As the hoopla from the 92nd Academy Awards last weekend fades, if you search for “Chloe Zhao” on Google, you’ll discover a curious thing: She is the first Asian director and second female director to win an Academy Award for best director, for her film Nomadland. Search for “Chloe Zhao” or her Chinese name, “Zhao Ting,” on Baidu in China and you’ll find “only scattered links to deleted articles about the Academy Award honor” (Wall Street Journal, April 26, 2021). Posts on Weibo and WeChat congratulating her were removed within minutes of the announcement of her win for best director. Rewriting the story in the U.S. Zhao (pictured) was born in Beijing, went to a boarding school in the U.K., Read More ›
Coded Bias, a new documentary by 7th Empire Media that premiered at the Sundance Film Festival in January 2020, looks at the ways algorithms and machine learning can perpetuate racism, sexism, and infringements on civil liberties. The film calls for accountability and transparency in artificial intelligence systems, which are algorithms that sift large amounts of data to make predictions, as well as regulations on how these systems can be used and who has access to the data. The documentary follows the path of MIT researcher Joy Buolamwini. Buolamwini took a class on science fiction and technology in which one of her assignments was to create a piece of technology that isn’t necessarily useful but is inspired by science fiction. Buolamwini Read More ›
The semi-autonomous region of Hong Kong is no longer semi-autonomous, at least in practice. The Chinese Communist Party (CCP), circumventing Hong Kong’s parliament and courts, passed the Hong Kong National Security Law on June 30 that effectively abolishes the “one country, two systems” regime outlined in the Sino-British Joint Declaration. The law was passed one day before the anniversary of the handover of Hong Kong to China (July 1, 1997), in time to quash any pro-democracy candidates who would likely win in the September elections. Although the CCP justifies its moves from the Hong Kong Basic Law and claims that Hong Kong will maintain autonomy, in practice, it has already arrested dissidents and formed a secretive agency called the Office Read More ›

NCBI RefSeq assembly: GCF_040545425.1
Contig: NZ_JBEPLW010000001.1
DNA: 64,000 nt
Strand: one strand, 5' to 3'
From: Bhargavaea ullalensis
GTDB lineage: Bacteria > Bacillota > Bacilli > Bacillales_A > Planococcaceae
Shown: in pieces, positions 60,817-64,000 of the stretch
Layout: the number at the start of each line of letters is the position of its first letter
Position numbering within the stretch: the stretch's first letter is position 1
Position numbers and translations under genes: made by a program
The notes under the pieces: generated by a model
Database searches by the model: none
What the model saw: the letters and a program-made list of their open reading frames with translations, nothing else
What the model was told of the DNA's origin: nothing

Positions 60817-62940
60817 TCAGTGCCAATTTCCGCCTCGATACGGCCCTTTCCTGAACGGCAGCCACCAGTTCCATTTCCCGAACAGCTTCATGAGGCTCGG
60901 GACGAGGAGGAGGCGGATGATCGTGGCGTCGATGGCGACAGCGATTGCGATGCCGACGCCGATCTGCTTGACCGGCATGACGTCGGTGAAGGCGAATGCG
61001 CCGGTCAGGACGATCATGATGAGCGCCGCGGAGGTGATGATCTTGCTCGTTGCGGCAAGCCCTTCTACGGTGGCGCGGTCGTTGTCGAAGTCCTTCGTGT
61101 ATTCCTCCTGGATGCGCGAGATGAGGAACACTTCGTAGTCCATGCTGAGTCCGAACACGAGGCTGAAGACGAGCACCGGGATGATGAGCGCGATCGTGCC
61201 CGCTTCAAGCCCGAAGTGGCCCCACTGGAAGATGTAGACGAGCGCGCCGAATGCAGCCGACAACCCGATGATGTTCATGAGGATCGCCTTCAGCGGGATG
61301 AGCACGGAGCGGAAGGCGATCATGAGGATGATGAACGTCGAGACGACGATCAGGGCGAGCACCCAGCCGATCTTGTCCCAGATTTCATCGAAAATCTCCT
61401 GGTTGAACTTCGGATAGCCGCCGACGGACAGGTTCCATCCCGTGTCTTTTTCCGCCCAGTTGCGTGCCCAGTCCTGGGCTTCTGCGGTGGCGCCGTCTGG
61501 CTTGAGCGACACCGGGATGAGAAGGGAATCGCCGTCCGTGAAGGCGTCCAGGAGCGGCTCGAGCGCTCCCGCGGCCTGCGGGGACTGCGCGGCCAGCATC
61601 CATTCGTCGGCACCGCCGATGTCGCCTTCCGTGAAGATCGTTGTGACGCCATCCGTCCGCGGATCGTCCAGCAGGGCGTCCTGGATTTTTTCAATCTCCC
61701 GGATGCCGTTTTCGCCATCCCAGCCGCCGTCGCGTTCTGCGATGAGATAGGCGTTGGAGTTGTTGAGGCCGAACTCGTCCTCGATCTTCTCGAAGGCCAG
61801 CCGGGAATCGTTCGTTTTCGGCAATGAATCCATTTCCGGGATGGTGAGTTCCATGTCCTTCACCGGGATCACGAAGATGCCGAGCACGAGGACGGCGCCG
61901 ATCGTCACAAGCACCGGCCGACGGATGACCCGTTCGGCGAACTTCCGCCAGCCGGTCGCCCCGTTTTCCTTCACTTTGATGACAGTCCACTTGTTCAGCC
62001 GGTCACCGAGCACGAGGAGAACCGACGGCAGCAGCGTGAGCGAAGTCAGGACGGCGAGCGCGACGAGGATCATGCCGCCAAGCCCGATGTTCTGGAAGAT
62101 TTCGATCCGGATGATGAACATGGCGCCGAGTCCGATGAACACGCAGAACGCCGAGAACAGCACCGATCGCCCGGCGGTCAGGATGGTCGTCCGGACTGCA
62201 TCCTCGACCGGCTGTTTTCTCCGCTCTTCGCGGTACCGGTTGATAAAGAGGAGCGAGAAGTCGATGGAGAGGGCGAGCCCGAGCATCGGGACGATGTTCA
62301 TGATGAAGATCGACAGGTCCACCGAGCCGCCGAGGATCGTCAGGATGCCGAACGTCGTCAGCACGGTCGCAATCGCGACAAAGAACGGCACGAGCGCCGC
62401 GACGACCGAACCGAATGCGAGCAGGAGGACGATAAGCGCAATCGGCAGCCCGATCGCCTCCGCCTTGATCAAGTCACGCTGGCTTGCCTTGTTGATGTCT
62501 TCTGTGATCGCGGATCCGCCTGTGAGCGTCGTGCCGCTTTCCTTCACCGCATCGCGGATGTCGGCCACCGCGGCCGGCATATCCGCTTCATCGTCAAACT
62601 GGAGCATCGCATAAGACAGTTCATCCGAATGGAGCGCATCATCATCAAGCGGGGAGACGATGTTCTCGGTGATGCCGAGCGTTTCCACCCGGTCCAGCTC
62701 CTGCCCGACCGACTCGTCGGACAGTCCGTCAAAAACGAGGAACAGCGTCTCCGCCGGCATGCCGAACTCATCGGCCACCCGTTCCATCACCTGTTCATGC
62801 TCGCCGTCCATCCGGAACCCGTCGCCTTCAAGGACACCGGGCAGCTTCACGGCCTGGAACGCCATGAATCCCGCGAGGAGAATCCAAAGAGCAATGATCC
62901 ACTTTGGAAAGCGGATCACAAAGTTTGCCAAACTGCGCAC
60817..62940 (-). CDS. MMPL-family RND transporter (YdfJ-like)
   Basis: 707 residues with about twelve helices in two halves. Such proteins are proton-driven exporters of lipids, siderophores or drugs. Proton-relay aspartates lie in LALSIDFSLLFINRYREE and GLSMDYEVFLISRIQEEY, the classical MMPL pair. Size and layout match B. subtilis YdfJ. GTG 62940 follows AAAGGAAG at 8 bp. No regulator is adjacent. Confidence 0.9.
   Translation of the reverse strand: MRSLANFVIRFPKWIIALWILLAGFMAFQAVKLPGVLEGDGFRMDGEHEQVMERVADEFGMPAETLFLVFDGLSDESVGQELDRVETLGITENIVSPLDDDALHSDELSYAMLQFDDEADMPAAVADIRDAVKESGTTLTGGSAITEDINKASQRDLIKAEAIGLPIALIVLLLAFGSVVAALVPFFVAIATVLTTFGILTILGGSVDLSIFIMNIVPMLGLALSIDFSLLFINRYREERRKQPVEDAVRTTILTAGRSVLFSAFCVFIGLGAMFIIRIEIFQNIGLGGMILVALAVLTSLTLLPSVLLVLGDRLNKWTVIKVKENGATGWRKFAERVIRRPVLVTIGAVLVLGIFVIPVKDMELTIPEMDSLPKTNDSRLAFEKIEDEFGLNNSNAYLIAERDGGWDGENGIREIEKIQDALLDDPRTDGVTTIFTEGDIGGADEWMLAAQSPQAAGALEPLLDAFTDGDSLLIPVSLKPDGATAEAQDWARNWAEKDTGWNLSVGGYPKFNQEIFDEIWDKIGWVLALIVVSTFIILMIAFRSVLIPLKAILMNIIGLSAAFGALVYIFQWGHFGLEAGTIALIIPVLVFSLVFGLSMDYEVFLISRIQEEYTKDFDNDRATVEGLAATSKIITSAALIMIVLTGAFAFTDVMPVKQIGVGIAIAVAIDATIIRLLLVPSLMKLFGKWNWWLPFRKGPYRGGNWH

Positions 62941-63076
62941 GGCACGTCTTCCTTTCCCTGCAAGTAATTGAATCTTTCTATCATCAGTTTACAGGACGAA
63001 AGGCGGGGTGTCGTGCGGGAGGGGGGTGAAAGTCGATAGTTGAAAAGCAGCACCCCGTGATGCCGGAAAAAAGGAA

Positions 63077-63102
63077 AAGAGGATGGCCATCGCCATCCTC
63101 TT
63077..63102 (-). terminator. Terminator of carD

Xi believes that the Western values of a free press, free speech, and separation of powers contributed to the fall of the Soviet Union and that China must avoid them so as not to succumb to the same fate. But the Soviet Union fell just before the internet became today’s information superhighway.
Smaller Western countries, dependent on high-tech cooperation and the promise of huge markets in China, have muted their protests over Hong Kong and even accept Chinese government censorship in their own territories. That can put them in conflict with their own stated values.
They dread 2047 when Hong Kong comes completely under the jurisdiction of the Communist Party and is subject to the CCP’s rule of law rather than Hong Kong’s own laws under the current “one country, two systems” regime.
The Chinese government has described the Hong Kong protests as violent riots by extremists. And, as with mainland China’s reports on Tiananmen Square, the abuses by police in Hong Kong have been scrubbed from the Chinese internet, while violence by protesters has been highlighted.
The Chinese government may use violent behavior as a justification for obliterating the Hongkongers’ prized freedoms. As a possible precedent, the Uyghur people, as a whole, were painted as religious extremists, even though only about 1,000 people participated in violent protests.